Being conscientious, diligent, careful, and having self-restraint and discipline more than what the work demands will instill and strengthen the virtues of professionalism in a company. It also minimizes errors. Giving attention to details, doing little things that may positively and contribute to the company’s overall welfare will beget other virtues, like sportsmanship.

One can never truly go wrong with being conscientious. There will be no lost ground in terms of targets and achievements if practiced from top to bottom. Only good rewards through productivity await a company with conscientious employees. It minimizes breakdowns and allows others to cover for the shortcoming of others, especially unwitting ones.

Practicing Civic Virtues

An employee still carries the badge of his company even when he is outside or not at work. The person serves as an extension of the company, whether one likes it or not. As such, actions of employees outside may reflect negatively or positively on the company, affecting the image of a company overall.

One must, therefore, be a paragon of virtues and everything the company stands for, even as one is outside the premises of the workplace. If a person acts in accordance with the company’s values, society and people will favourably view the company. The company will be highly regarded in the community.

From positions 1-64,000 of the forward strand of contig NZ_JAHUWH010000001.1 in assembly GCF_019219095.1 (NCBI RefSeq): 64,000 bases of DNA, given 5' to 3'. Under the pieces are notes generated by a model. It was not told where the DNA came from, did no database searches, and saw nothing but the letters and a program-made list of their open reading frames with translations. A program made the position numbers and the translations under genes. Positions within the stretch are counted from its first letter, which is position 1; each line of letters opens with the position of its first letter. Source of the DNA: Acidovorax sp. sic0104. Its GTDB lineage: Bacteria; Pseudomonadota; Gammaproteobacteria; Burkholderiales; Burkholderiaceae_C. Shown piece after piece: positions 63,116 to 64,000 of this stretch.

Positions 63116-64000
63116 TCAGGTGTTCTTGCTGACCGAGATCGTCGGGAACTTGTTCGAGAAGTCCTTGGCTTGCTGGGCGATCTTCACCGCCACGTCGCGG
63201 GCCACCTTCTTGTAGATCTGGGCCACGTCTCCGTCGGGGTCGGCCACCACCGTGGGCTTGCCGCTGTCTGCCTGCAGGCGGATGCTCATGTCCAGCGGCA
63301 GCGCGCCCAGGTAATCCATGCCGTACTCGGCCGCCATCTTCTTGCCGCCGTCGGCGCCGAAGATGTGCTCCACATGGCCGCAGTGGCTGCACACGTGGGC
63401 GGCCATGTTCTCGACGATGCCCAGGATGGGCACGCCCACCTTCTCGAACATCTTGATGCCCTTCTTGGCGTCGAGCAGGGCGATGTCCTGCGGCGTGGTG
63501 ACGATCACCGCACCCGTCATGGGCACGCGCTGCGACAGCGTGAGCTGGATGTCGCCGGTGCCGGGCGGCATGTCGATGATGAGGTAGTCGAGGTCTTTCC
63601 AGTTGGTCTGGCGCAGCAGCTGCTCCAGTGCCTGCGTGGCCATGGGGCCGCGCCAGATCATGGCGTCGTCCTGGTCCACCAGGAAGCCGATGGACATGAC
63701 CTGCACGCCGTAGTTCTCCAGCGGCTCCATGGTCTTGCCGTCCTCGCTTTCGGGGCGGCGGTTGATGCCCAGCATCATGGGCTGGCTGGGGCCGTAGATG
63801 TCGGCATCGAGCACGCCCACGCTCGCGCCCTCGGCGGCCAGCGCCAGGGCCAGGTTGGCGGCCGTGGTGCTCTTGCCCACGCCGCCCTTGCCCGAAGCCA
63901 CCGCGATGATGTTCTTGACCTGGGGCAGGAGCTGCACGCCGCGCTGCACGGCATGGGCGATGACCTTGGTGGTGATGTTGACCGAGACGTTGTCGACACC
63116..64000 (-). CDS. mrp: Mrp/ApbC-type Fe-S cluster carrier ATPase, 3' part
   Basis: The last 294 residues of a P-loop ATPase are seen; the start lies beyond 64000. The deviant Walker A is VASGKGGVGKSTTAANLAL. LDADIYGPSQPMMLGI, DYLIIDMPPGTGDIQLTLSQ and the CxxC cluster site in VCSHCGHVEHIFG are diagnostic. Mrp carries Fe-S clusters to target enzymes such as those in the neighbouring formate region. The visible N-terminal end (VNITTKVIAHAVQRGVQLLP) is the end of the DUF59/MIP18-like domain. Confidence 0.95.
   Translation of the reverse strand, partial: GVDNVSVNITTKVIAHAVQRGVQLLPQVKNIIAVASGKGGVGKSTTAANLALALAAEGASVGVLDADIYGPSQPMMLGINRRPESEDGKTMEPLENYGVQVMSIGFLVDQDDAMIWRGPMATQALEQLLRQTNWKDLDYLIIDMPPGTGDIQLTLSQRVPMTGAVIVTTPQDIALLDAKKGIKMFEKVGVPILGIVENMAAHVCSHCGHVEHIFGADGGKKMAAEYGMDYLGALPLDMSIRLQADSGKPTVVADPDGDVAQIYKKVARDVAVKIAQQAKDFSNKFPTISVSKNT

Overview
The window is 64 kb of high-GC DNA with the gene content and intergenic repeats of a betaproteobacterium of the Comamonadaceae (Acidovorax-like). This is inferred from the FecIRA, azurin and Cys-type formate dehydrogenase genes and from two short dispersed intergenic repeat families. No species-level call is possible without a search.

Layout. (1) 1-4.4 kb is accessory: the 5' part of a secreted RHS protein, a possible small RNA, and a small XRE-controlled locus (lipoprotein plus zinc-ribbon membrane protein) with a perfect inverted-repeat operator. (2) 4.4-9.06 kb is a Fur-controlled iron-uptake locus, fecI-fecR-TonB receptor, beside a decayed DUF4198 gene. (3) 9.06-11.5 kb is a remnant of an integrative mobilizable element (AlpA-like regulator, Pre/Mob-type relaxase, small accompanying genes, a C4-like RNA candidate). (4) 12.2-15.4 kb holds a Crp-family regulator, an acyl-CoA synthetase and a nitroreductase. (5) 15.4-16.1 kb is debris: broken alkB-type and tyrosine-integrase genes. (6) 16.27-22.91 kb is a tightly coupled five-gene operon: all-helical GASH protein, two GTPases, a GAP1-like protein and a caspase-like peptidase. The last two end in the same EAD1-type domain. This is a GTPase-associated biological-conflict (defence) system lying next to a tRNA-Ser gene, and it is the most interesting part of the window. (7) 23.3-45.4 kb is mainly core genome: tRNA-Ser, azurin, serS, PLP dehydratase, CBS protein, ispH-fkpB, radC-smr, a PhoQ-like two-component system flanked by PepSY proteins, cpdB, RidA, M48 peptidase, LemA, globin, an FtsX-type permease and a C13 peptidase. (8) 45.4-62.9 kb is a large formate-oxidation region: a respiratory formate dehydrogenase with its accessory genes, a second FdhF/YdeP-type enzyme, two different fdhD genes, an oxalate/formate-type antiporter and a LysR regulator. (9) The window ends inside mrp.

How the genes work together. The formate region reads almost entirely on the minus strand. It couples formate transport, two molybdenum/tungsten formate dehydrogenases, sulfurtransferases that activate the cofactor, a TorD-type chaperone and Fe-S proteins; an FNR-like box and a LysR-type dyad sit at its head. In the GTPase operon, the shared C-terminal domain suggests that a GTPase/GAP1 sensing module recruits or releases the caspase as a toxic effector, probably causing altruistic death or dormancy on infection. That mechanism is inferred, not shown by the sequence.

Employees from prestigious companies are highly regarded because they epitomize what the company is all about. It is only proper then that the employees must return the favor, act accordingly, and exhibit all those civic virtues expected from working in that company.

Pros of organizational citizenship behavior

The perks and benefits of organizational citizenship behavior are undeniable. These are the following:


A friendly, inclusive working environment

A workplace that practices OCB will have a more convivial atmosphere. Employees having confidence with each other, workers will be more relaxed talking and working with each other. They will not be hesitant to consult each other or bring issues up that need to be resolved and given solutions.

They know that they have each other’s back and that they can rely on each other to push the company upward.

More professionalism

Even as they are confident of each other, employees will have more prudence as they deal with their fellows and superiors. They know that they must still exercise professionalism in work and their relations with their co-employees. Since they have confidence, one will not be offended by criticism.

Since they care for each other, it pays for them to be self-disciplined and conscientious. Employees know that their errors in work or judgment might adversely affect others. So they will be careful and diligent as much as possible. It will minimize conflicts and breakdowns in productivity, as attention to detail makes employees more sensitive to possible shortcomings.